A TALE OF TWO TERMITES
It was the best of houses, it was the worst of houses.
It was the age of disclosure, it was the age of seller diversion.
It was the epoch of belief, it was the epoch of inspection incredulity it was the spring of a good market, coming from the winter of despair, the sellers had everything before them, but the buyers had nothing.
Such is the tale of two termite letters (with all due respect to Charles Dickens).
Frequently I am asked what to do in the following situation: the seller has a termite inspection done, which notes substantial problems (or as often, minor but irritating problems). The seller is incredulous for whatever reason, does not believe there is a problem, and believes the inspection company is simply trying to make money by inventing things to fix or treat. He asks you, the listing agent, to choose a different company and get a second opinion. You do so. That second opinion is as clear as day and says there is no problem. Since this confirms exactly what the seller believes, the seller instructs you to use the second letter instead of the first for the clear letter required under the contract. You personally also believe the first letter is invalid (you wonder if they even went to the right house) and so you are inclined to use the second letter.
Must you disclose the first letter under those circumstances?
Of course you must.
Va. Code § 54.1‐2131 outlines a listing agent’s duties to a buyer and it provides in relevant part as follows:
“Licensees shall treat all prospective buyers honestly and shall not knowingly give them false information. A licensee engaged by a seller shall disclose to prospective buyers all material adverse facts pertaining to the physical condition of the property which are actually known by the licensee. A licensee shall not be liable to a buyer for providing false information to the buyer if the false information was provided to the licensee by the seller and the licensee did not (i) have actual knowledge that the information was false or (ii) act in reckless disregard of the truth.”
One might reasonably question whether the “material adverse fact” part is whether damage exists, or whether the “material adverse fact” is that at least one company is of the opinion that there is damage. I honestly do not know the answer to that question since the law isn’t clear, but I feel pretty certain that in a hearing before VREB or in a jury trial, you will lose. Imagine yourself sitting in front of a DPOR panel or in front of a jury and you are asked the question why did you not disclose the first letter? What would your response be? Would you say that you thought that everything was okay despite a professional opinion to the contary? It seems to me that is all you can say, but understand that the follow‐up question would be that if you thought everything was okay why not disclose the first report, as it is surely material and adverse, and then persuade the buyer that the second report is the correct one and invite the buyer to obtain a third opinion if necessary?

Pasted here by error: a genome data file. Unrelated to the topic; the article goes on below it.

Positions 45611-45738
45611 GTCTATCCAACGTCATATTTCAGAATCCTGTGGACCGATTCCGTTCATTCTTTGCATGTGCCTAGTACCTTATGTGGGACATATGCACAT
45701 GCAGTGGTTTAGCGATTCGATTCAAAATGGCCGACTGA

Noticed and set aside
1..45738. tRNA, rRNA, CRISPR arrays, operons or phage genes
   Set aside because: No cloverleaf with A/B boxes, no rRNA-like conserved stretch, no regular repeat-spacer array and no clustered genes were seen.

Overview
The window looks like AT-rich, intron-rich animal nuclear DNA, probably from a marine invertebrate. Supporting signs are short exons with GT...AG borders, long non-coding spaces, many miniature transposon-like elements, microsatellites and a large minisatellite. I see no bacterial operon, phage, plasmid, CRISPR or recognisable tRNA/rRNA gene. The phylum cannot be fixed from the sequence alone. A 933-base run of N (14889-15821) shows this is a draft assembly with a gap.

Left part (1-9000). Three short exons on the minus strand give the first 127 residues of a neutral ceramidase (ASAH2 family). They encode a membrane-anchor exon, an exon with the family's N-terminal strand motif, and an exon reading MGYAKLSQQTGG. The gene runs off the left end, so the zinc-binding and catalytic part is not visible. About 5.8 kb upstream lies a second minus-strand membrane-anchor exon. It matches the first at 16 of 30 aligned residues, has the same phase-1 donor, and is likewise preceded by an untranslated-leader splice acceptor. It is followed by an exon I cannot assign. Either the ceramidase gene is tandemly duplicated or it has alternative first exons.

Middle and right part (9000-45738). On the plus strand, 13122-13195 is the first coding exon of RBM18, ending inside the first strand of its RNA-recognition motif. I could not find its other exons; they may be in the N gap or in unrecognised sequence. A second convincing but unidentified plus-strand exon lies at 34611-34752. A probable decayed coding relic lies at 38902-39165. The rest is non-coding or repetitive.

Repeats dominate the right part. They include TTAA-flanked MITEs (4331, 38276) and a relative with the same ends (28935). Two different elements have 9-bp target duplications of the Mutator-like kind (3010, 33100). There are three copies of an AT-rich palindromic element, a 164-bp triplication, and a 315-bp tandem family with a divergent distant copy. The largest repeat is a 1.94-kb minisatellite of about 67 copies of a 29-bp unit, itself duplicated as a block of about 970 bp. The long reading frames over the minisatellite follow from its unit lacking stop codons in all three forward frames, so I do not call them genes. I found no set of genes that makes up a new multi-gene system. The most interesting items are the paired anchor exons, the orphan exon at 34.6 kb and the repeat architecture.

And this isn’t just about you as your seller is being exposed to liability as well. I just do not see that you have any believable answer to those questions and neither did the court think there was any other alternative in the case of Horner v. Ahern, 207 Va. 860 (1967) (although the facts were a little different than I pose, and at a procedural level, the court entertained fraud).
And so, I will leave the balance of the literary references, including the lawyer role, to the literati among you. As always, if you have any questions or comments about this article, or suggestions for future articles, please e‐mail me at email@example.com, where I am busy reading Moby Dick again (okay, really reading for the first time) for my next article.
© Brian D. Lytle, Esq., Lytle Law, P.C. www.lytlelaw.com Reprinted with permission of the author. This article was originally published in the Realtor Update, a publication of the Virginia Peninsula Association of Realtors® The law may have changed since this article was written and published so caution is advised.